As events in Washington mark the U.S. government effort to combat malaria in Africa, West Africans, themselves, are busy applying techniques they were unfamiliar with and trying new drugs. VOA's Nico Colombant reports.
Here near Senegal's Atlantic coastline, in the small suburb, Darou Salam City - population 9,000 - men are being shown for the first time how to treat bed nets.
A local association, called "Jappalente", which means intercommunity help, also sells a kit with a button-sized insecticide tab and chemical for about 10 cents.
Wearing masks and plastic gloves, women are taught how to pound the tablet and mix it with the chemical and half a liter of water. They then pour the solution and massage it into colorful bed nets they bring, before laying them out to dry.
Speaking in the local Wolof language, Asdou Sene says insecticide-treated bed nets will make the community much safer. She says women are surprised at how easy and cheap it is to do themselves.
Looking on, local nurse Guidiadie Saw is also impressed.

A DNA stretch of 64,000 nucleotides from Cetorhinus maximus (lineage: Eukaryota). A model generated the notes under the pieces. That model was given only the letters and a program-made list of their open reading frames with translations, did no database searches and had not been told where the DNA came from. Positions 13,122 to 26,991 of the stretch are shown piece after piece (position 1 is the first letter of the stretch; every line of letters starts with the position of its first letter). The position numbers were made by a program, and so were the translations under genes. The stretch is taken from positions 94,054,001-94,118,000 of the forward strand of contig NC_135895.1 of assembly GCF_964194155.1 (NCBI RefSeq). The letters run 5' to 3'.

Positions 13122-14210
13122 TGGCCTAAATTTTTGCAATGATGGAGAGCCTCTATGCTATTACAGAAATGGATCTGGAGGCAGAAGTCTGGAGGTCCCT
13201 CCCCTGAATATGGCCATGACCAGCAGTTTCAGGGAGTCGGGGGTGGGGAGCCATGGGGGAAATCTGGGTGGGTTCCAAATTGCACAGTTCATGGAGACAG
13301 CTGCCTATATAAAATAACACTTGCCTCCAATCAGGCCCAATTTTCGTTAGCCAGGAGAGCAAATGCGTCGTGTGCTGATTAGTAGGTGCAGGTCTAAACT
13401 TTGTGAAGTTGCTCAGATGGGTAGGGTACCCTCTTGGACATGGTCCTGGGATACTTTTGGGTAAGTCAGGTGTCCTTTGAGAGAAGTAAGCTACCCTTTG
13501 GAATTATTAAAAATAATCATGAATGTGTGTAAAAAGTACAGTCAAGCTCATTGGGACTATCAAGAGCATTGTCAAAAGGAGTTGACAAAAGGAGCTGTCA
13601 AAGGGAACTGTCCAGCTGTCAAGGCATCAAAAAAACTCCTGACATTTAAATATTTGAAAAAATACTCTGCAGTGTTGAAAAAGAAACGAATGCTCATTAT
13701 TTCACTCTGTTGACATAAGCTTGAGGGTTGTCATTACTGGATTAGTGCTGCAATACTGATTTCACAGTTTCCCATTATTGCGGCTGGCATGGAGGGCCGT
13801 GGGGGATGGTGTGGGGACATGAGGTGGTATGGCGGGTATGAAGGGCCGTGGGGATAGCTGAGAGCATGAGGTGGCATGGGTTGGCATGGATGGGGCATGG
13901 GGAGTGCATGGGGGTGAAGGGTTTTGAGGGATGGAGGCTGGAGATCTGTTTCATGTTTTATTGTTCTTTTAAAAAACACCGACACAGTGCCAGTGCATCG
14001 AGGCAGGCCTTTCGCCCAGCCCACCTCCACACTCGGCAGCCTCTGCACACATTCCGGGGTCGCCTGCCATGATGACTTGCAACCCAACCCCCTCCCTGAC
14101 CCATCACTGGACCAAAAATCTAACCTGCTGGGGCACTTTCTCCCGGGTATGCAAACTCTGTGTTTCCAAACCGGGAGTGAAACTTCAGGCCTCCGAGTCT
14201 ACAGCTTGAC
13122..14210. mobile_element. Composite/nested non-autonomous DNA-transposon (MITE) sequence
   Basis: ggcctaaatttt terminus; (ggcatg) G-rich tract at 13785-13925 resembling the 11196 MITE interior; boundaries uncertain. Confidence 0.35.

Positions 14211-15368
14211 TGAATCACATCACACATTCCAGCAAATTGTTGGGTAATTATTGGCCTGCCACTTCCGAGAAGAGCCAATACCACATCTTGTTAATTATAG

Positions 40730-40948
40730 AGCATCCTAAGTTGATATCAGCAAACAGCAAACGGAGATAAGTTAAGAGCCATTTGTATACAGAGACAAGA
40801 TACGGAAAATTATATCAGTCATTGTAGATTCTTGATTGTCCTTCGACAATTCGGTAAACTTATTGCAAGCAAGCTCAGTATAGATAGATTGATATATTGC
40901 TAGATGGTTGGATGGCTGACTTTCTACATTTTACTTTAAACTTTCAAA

He says the more people learn this technique, the better. Nearly three-quarters of disease-related hospital visits in the area are attributed to malaria.
A quarter of hospital deaths in Senegal are caused by the mosquito-borne disease, which also accounts for 28 percent of child deaths, according to recent estimates.
The cost of the kit being sold here is subsidized by the U.S. government, as part of the President's Malaria Initiative. The targeted programs also include spraying homes and giving preventive treatment to pregnant women, who, with children, are the most vulnerable to malaria.
Countries outside the program are also trying new approaches.
These include nearby Burkina Faso, where World Health Organization help has led to a pilot program called Home Malaria Management.
A recent drug called Coartem is being provided to community clinics, throughout that country for about 20 cents, much lower than its regular cost.
Coartem is a combination therapy that includes artemisinin, a derivative of the sweet wormwood plant that is used in China to treat fever, and has proved highly successful in treating severe cases of malaria.
For many years in West Africa, foreign aid agencies continued to distribute the relatively cheap drug chloroquine to combat malaria, even though it had become largely ineffective because of mosquito resistance.
Back in Senegal, another bed net treatment session is taking place at a community center in Thies. Coumba Faye looks on in awe and tells other women she wishes she had known about this sooner.
She tells them how one of her nine children had to be taken to the hospital because of really bad malaria. She says, if she had known what she knows now, a lot of hardship would have been avoided.